Republicans remove mention of FBI informant from letters requesting interview in impeachment inquiry

House Republicans removed a reference to an FBI informant in a letter to a possible witness in their impeachment inquiry into President Joe Biden.

The interview request letters have generally outlined the reasons for the investigation, including information regarding a supposed source speaking to a Ukrainian gas company executive claiming to have bribed Mr Biden.

The informant, Alexander Smirnov, made up the claim, the Department of Justice said last week.

Republicans now appear to be crossing out anything relating to him in their messages regarding their inquiry.

House Judiciary Committee Chair Rep Jim Jordan and Oversight Chair James Comer included the information regarding Mr Smirnov in a letter on Tuesday requesting an interview with former State Department official Amos Hochstein.

But only about an hour later, the same letter was sent out but with the section about Mr Smirnov removed, a Democratic House staffer told HuffPost.

Last week, Special Counsel David Weiss charged the former FBI informant with lying about Mr Biden and his son’s business dealings with Burisma, the Ukrainian energy company.

Following his arrest, Mr Smirnov said that he was handed the false information about Hunter Biden by Russian intelligence, prosecutors said in a Tuesday court filing.

A staffer working on the impeachment told HuffPost that the letter was written before the indictment of Mr Smirnov.

The inaccurate information backed up the top allegation pushed by Republicans – that as vice president, Mr Biden worked for the removal of a Ukrainian prosecutor to protect Burisma, which had Hunter Biden on its board.

But a number of State Department officials, including Mr Hochstein, have on several occasions debunked the version of events pushed by Republicans, with Mr Hochstein saying during testimony in 2019 and 2020 that there was widespread agreement in the State Department about removing the prosecutor. This included sentiments among European allies amid allegations that the prosecutor was corrupt.

Republicans released an FBI document last year in which Mr Smirnov mentions speaking to Burisma executive Mykola Zlochevsky regarding $5m bribes each offered to Hunter and Joe Biden.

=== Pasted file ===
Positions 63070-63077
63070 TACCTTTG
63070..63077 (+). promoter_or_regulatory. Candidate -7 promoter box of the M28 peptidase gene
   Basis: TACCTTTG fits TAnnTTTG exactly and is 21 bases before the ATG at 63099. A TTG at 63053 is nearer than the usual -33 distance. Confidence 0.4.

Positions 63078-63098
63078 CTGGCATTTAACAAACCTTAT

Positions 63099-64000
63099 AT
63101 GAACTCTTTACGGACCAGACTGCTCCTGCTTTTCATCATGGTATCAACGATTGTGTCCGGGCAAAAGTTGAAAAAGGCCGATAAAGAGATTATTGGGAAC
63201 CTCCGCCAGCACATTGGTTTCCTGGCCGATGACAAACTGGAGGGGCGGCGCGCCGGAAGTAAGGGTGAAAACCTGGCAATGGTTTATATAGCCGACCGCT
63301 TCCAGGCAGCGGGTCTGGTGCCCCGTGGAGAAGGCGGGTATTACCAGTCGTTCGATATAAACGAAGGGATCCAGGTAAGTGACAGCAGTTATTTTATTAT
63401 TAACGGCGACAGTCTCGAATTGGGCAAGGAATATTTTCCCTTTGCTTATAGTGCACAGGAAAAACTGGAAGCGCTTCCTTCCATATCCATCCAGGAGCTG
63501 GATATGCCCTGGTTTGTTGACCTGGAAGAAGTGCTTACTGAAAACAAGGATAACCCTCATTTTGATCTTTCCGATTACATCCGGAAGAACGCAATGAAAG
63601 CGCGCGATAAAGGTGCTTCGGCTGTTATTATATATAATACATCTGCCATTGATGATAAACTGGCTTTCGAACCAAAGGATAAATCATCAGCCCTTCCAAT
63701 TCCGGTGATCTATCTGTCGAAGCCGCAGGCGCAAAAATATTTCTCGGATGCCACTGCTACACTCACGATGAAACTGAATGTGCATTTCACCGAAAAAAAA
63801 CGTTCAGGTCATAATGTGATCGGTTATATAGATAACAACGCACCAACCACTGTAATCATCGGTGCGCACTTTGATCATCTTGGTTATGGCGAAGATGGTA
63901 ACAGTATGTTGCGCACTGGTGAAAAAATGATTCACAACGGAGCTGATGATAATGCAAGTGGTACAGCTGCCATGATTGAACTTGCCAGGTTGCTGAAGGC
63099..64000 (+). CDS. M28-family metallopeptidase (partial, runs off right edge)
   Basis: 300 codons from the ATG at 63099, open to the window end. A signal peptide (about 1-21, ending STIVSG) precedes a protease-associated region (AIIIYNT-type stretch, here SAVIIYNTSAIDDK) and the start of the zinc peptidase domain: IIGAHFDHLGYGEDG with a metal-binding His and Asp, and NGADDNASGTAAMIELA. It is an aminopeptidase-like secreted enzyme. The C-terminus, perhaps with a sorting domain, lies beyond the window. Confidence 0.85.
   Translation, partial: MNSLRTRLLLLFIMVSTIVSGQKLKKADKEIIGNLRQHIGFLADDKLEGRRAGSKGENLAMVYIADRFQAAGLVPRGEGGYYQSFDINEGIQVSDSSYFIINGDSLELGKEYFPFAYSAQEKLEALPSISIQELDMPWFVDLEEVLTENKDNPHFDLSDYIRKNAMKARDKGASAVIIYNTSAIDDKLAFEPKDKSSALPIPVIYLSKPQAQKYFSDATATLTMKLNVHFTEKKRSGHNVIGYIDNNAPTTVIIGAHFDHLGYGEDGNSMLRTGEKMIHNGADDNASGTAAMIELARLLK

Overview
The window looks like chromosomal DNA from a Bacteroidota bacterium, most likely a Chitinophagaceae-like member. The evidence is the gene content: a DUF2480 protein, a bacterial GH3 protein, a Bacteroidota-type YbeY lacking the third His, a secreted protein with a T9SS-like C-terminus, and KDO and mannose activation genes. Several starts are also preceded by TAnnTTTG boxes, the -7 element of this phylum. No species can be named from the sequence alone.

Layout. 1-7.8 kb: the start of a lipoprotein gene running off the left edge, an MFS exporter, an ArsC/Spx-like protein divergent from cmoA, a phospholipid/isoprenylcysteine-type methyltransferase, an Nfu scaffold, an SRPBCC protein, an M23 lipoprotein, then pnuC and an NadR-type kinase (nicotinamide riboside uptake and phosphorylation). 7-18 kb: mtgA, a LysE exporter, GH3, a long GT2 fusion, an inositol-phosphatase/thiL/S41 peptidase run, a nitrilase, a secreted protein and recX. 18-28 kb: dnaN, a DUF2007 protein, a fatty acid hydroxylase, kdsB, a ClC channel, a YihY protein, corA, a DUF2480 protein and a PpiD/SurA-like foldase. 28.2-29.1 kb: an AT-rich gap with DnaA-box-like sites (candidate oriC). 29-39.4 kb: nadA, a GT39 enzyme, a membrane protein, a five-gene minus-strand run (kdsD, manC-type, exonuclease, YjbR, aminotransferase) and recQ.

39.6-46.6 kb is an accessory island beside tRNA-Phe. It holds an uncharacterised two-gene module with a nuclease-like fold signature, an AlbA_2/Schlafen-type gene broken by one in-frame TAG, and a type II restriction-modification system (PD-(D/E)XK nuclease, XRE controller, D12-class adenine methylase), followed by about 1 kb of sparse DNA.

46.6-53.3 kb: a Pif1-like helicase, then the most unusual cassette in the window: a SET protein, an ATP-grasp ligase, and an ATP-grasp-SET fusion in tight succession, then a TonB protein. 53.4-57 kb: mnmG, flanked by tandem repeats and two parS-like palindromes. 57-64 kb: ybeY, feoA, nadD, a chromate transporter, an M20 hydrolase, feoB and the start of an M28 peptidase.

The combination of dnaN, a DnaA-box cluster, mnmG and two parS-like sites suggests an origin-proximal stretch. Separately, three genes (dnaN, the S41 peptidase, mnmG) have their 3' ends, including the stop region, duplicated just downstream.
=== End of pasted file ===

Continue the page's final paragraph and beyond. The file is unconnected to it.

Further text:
“According to this confidential human source, who has been described as ‘highly credible,’ Burisma executives hired Hunter Biden to ‘protect us, through his dad, from all kinds of problems,’” the Republicans initially wrote in their letters, according to HuffPost.

Mr Smirnov told the FBI that the executive had said that he used secret channels to send the funds and that investigators would have to spend years figuring it out.

Despite going through thousands of pages of Biden family bank records, Republicans have been unable to find any record of the payments.

Ahead of a closed-door interview with the president’s brother James Biden on Wednesday, Mr Jordan said the Smirnov indictment “doesn't change the fundamental facts”.

“Hunter Biden gets put on the board of Burisma. He's not qualified to be on the board. He gets put on that board and gets paid a million dollars a year. Second, as I said, he's not qualified to be on the board. He said so himself,” he added. “Third: In Dubai, on December 4 2015, the executives at Burisma ... specifically asked Hunter Biden, ‘can you weigh in with DC and help us with the pressure we are facing from the Prosecutor General in Ukraine?’”

“Hunter Biden makes a call. Devon Archer told us he made a call to his dad to Joe Biden. And then three days later, Joe Biden goes to Ukraine and conditions the release of American tax money on the firing of the prosecutor applying the pressure to the company that Hunter Biden sat on the board of. Those facts – they don't change,” he claimed.

Republicans leading the probe are fighting against increasing dissatisfaction within their own party over the investigation, with many concerned that it might backfire in an election year and lose them their narrow House majority.

Following negotiations that came close to falling apart, the president’s son Hunter Biden is also expected to appear for a closed-door interview next week.

A decision on whether to move forward with articles of impeachment is expected after the interviews with James and Hunter Biden, according to CNN.

House Speaker Mike Johnson may have to give his approval to the impeachment, despite having initially failed to impeach Homeland Security Secretary Alejandro Mayorkas following three Republican defections. House Republicans subsequently managed to impeach the secretary by a one-vote margin.

Since December, Republicans have spoken to eight people who worked with the Bidens.

But, despite their efforts to unearth wrongdoing, hundreds of pages of testimony and hours of interviews have failed to result in any evidence that the president took part in, or drew any benefit from, the business schemes.

Several sceptical House Republicans have said that Mr Biden’s conduct does not reach the level of high crimes or misdemeanours required to impeach him.